The primary destination for my guided fly fishing trips is Great Smoky Mountains National Park. It is the place that I know better than any other, that I’m most passionate about, and that I’m most eager to share with others. With nearly 800 miles of fishable trout water within the park boundaries, there are endless options for destinations, from remote backcountry locations to roadside pools. All trout in the Smokies were born here – they haven’t stocked a trout here since the early 70’s. That is something special.
The average fish in the park is not a particularly big one. While brown trout reaching 30” are present in some streams, they are not typical. Rainbows are the predominant species and are rarely bigger than 14”. Brook trout are the natives and rarely exceed 10”. There are usually decent fishing options in the park from March through December with peak fishing from mid-April through mid-June, and again from mid-September through mid-November.
The majority of the streams that I guide in the park are on the Tennessee side but I do also venture to the North Carolina side from time to time, mostly within the Oconaluftee system. There are very few streams in the park that I don’t guide, so if you have a particular stream you would like to fish, please let me know and we’ll make it happen if it is logistically reasonable. Otherwise, I’ll consider the season, where you’re staying, and your experience level, and select the best destination to match those needs.
The Smokies is also bordered by a few towns, some that are very busy and touristy, and others that are quiet and serve more as a base camp for the mountains. Most folks I guide stay in Townsend or Gatlinburg and we always meet up at a place most convenient to you and the destination.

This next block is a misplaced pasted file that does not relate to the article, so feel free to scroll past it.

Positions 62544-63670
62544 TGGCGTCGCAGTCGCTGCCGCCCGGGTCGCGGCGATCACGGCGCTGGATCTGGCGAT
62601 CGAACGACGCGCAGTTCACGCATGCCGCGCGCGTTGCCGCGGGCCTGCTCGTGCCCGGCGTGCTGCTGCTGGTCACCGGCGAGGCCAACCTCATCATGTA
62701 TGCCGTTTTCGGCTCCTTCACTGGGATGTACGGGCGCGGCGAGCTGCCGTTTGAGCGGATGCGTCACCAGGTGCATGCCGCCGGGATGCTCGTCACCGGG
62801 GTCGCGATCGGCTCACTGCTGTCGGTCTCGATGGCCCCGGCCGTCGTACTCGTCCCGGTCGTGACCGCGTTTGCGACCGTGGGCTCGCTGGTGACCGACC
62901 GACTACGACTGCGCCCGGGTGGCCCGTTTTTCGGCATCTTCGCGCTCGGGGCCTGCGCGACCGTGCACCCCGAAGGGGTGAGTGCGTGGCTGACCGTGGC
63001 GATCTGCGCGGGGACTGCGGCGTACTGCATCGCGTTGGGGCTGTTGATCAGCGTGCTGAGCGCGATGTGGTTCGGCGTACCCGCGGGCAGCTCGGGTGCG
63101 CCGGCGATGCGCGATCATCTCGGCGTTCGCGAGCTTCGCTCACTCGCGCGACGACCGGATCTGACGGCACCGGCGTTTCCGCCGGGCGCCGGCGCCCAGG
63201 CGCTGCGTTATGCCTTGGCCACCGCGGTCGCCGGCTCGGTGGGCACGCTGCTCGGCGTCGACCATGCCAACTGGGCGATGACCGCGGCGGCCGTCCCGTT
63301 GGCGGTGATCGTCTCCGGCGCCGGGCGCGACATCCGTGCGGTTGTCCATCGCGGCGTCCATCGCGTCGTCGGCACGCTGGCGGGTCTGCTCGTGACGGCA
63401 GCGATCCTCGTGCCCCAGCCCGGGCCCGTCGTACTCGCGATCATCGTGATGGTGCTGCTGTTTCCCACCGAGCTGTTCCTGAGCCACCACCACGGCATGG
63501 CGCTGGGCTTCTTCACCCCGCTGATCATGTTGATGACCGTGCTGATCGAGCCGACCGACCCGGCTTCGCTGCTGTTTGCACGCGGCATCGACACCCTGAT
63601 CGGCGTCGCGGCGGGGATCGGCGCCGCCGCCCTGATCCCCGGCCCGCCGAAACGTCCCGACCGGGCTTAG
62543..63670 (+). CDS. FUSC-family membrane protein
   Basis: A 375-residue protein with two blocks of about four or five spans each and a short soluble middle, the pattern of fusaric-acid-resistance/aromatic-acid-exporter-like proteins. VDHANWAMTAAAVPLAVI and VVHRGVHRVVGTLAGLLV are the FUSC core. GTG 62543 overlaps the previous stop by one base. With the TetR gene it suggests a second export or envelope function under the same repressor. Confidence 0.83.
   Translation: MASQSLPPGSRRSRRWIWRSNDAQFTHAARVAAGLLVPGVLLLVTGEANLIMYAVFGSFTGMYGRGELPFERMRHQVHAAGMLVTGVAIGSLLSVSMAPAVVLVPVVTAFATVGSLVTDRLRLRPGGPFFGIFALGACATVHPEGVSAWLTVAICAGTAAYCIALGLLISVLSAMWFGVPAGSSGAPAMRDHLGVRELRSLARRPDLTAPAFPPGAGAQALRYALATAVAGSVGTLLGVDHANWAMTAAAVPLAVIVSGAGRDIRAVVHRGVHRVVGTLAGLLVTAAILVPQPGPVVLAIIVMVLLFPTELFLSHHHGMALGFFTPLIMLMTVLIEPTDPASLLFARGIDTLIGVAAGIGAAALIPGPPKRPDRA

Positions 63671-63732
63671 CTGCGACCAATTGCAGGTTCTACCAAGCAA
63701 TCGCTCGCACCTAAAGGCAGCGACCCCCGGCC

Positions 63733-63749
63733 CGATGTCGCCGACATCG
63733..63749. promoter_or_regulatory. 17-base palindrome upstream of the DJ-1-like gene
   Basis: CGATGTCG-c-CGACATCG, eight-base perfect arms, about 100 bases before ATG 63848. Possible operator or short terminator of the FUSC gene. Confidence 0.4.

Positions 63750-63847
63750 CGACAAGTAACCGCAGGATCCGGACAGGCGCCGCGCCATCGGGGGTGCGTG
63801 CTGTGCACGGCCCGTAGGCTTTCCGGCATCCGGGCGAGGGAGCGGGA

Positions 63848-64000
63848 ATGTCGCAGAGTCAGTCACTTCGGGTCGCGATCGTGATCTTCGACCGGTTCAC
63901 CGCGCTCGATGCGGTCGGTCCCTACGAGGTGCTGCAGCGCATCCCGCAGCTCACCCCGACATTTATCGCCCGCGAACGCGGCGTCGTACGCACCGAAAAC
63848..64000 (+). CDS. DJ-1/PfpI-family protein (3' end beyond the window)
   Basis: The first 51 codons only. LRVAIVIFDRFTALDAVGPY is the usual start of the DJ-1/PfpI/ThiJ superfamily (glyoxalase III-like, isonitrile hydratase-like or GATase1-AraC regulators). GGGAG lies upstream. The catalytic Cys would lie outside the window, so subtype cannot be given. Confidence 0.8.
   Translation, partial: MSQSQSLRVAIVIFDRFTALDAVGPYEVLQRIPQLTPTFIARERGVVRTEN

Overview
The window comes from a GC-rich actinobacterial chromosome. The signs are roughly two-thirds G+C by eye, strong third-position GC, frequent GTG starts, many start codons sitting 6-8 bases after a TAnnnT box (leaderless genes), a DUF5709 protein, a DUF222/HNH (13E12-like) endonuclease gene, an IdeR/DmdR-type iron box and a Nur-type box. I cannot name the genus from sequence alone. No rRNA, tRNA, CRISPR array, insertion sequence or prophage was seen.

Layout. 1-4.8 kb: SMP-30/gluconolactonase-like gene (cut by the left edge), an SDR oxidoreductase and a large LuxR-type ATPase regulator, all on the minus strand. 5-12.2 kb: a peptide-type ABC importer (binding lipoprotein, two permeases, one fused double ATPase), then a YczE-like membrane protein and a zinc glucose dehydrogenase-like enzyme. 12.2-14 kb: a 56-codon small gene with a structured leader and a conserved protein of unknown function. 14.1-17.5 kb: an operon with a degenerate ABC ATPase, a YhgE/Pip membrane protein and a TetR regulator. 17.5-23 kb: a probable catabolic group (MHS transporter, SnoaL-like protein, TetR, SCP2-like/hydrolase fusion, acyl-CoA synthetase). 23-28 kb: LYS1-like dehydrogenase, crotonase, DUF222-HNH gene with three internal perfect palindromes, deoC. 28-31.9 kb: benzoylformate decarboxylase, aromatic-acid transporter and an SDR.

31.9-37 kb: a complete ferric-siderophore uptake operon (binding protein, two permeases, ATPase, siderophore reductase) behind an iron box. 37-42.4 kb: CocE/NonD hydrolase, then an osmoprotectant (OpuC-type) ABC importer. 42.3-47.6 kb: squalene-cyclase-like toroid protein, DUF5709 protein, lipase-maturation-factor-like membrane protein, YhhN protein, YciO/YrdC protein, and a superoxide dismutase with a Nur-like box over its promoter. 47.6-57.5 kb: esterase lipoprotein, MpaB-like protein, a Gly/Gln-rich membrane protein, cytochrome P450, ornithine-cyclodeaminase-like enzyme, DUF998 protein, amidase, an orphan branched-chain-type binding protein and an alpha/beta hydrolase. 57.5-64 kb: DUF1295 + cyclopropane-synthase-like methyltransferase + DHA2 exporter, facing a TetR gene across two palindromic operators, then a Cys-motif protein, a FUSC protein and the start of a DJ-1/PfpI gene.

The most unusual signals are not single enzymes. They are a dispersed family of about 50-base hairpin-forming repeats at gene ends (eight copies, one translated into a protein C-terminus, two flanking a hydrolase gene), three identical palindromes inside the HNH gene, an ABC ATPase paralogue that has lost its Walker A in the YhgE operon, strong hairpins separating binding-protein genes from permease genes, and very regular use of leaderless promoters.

But the park may not be for everyone. Or perhaps you’re wanting to fish multiple days and diversify your destinations. If you’re looking for more casting freedom in larger water or just larger average trout to test the drag on your reel, the Clinch River is an excellent option. Located about 20 minutes north of Knoxville, there are typical city and interstate lodging options nearby. Or it is about an hour from Townsend and Gatlinburg if you prefer to stay near the mountains.
The Clinch is stocked, and many of those fish hold over year to year, growing quickly in this fertile tailwater. Scheduling trips around the unpredictable dam releases is often the challenge here. Most years you will find fairly good flows from mid-April through mid-July. The rest of the year is a bit of a crap shoot. We recommend being flexible if you book a Clinch River trip and hope you’ll consider a trip in the mountains if water releases are not cooperative. Water temperature is steady here regardless of air temperature, so good fishing can be found any time of year as long as they’re not releasing too much water, making the Clinch a potential winter fishing destination.
The most consistent late fall and winter fishing destinations I guide are the Delayed Harvest streams in Cherokee National Forest. These are stocked mountain streams that are catch-and-release, artificial only, from mid-October through March – that is the only time I guide them. They fish best in November and December but will fish pretty well all winter as long as the roads (or the streams) aren’t frozen over!
These streams are simply not close to anything and are about an hour and a half drive from Gatlinburg and Townsend. I can recommend hotels closer to the destinations if you prefer but restaurants and other attractions will be minimal. Otherwise, plan on a bit of a drive but the result can be worth it!